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All People > painedplatinum > Travel Report from Near and Far > 2013 > November
2013

I'm finishing up week four of my five week stay. It took my a while, but I've been able to get into a bit of a rhythm. Me entry into the country along with the first two weeks was harrowing.

 

The process of everyday life for the locals is challenging. The government, with a sitting President in his 32nd year, is dysfunctional and thoroughly corrupt....according to the citizenry. Although public schools are "free", parents are required to join a PTA type org. that has steep dues. If you don't join and pay, your child will not receive books, supplies, or teacher attention. Many kids don't make it through high school. I mentioned the roadways and traffic control devices in my previous post. The dilapidated conditions extend beyond the roads. Almost anything considered infrastructure is in dire need of repair. Storm drains and sewer systems have been built along the city roadways. They are between a sidewalk area and the road surface. These drains are basically troughs about 3 foot deep. They are covered by a series of concrete blocks like stepping stones. Every 3rd block is missing which creates gaping holes around 4 square feet. Since there is no order to driving and parking..quite often a car tire will find one of these holes and BOOM....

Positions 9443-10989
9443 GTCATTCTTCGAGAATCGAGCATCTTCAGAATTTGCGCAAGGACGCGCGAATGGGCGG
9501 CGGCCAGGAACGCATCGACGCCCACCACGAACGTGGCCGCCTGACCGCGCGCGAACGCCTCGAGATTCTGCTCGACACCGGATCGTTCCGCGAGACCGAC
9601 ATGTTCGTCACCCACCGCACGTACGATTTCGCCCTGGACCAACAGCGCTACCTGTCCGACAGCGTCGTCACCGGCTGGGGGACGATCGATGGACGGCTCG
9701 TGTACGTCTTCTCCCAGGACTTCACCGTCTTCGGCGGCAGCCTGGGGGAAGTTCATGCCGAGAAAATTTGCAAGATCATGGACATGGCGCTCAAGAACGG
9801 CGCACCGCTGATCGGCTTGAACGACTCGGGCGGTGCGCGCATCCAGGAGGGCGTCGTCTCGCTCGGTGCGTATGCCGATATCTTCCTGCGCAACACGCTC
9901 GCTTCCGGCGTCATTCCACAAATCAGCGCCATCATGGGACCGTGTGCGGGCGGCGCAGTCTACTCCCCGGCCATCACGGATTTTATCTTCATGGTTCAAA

Cameroon is actually a rich country of natural resources, just poorly managed. Any type of agricultural product can be found here. The neighboring countries of Chad, Equatorial Guinea, Gabon, Central African Republic, and Congo  all import truckloads of food from Cameroon daily. I've found two restaurants that receive high grades for food safety and quality.  Rice, fish, plantains, beans, corn, beef, and chicken are part of daily fare. The plantains are especially delicious. The national dish of Cameroon is ndole. It closely resembles collard greens. This bitter leaf is combined with nuts, spices and small pieces of seafood or meat. Ndole is really good.

 

I've added a few pictures to include:

The crazy taxi (used Toyota Corollas) and motor bike drivers.

A mini bus that transports people daily. These buses have had the seats ripped out and replaced with what look like kitchen table benches.

Street kiosks that sell just about everything.

A ditch I watched being dug by hand with pickaxes. It's over a kilometer long. These guys were covered in mud. Wow, back breaking work!

A phone booth at the city park... no phone in years.